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Schizophr Res. 2013 Oct;150(1):176-84. doi: 10.1016/j.schres.2013.07.055. Epub 2013 Aug 15.

Mindfulness interventions for psychosis: a meta-analysis.

Author information

1
Department of Psychology, Université de Montréal, Canada. Electronic address: b.el-khoury@umontreal.ca.

Abstract

BACKGROUND:

An increasing number of mindfulness interventions are being used with individuals with psychosis or schizophrenia, but no known meta-analysis has investigated their effectiveness.

OBJECTIVE:

To evaluate the efficacy of mindfulness interventions for psychosis or schizophrenia, we conducted an effect-size analysis of initial studies.

DATA SOURCES:

A systematic review of studies published in journals or in dissertations in PubMED, PsycINFO or MedLine from the first available date until July 25, 2013.

REVIEW METHODS:

A total of 13 studies (n=468) were included.

RESULTS:

Effect-size estimates suggested that mindfulness interventions are moderately effective in pre-post analyses (n=12; Hedge's g=.52). When compared with a control group, we found a smaller effect size (n=7; Hedge's g=.41). The obtained results were maintained at follow-up when data were available (n=6; Hedge's g=.62 for pre-post analyses; results only approached significance for controlled analyses, n=3; Hedge's g=.55, p=.08). Results suggested higher effects on negative symptoms compared with positive ones. When combined together, mindfulness, acceptance, and compassion strongly moderated the clinical effect size. However, heterogeneity was significant among the trials, probably due to the diversity of interventions included and outcomes assessed.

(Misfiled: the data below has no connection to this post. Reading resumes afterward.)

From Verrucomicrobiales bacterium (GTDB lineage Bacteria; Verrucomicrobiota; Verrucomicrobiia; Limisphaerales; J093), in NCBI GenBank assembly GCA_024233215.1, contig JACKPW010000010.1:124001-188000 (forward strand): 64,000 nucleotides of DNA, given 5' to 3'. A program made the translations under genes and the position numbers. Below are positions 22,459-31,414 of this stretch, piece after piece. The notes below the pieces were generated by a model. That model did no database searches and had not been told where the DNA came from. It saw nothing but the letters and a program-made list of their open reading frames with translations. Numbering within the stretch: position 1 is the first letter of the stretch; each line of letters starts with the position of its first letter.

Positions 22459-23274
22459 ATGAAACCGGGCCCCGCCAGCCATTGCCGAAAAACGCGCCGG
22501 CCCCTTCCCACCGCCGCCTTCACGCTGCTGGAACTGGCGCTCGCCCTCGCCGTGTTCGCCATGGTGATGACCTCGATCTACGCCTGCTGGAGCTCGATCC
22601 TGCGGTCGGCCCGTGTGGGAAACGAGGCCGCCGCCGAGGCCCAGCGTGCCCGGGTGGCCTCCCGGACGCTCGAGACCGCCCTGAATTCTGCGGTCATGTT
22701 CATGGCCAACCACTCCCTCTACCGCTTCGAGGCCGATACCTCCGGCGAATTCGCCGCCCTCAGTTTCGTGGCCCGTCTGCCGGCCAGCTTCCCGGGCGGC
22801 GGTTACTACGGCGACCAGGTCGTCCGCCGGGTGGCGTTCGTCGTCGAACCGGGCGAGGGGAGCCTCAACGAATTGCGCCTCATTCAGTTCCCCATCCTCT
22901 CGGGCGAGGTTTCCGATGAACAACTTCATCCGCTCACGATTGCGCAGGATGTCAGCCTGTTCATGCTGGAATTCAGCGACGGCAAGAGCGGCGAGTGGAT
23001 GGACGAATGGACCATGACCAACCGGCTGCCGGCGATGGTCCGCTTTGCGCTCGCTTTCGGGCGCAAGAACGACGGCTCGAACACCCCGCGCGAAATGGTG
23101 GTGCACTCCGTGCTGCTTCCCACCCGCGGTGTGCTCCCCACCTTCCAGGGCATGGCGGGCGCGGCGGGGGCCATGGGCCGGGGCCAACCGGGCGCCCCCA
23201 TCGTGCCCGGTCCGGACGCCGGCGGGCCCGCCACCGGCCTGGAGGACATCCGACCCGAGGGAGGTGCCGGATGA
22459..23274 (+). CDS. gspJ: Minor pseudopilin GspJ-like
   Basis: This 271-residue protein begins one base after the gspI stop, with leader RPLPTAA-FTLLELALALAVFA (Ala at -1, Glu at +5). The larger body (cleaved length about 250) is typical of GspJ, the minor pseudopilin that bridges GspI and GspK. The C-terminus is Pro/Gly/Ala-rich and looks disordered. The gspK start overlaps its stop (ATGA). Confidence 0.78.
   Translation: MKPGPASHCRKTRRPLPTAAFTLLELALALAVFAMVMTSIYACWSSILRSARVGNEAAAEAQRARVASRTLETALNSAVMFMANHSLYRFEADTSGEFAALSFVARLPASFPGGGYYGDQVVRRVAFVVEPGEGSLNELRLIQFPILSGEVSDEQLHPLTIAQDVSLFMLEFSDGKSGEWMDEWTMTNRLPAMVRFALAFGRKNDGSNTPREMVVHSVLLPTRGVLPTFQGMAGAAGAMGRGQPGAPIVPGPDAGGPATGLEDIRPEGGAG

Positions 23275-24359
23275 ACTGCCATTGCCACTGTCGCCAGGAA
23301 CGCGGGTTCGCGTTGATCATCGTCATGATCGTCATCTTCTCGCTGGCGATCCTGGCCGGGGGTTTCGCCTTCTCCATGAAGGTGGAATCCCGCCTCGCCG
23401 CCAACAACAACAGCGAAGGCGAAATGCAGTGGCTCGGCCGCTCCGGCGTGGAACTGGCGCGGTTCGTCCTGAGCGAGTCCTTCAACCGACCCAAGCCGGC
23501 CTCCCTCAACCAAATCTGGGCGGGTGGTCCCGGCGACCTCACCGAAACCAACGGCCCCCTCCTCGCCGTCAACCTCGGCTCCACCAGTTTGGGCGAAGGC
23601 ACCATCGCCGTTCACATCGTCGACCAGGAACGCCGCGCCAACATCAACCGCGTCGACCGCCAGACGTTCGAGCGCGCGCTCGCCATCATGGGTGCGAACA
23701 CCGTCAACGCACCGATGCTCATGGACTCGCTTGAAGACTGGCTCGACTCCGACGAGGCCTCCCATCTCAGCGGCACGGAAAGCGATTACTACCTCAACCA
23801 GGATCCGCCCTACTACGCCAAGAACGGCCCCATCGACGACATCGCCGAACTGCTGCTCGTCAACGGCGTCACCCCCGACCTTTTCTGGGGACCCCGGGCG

CONCLUSION:

Mindfulness interventions are moderately effective in treating negative symptoms and can be useful adjunct to pharmacotherapy; however, more research is warranted to identify the most effective elements of mindfulness interventions.

KEYWORDS:

Acceptance; Compassion; Meta-analysis; Mindfulness; Psychosis; Schizophrenia

PMID:
23954146
DOI:
10.1016/j.schres.2013.07.055
[Indexed for MEDLINE]
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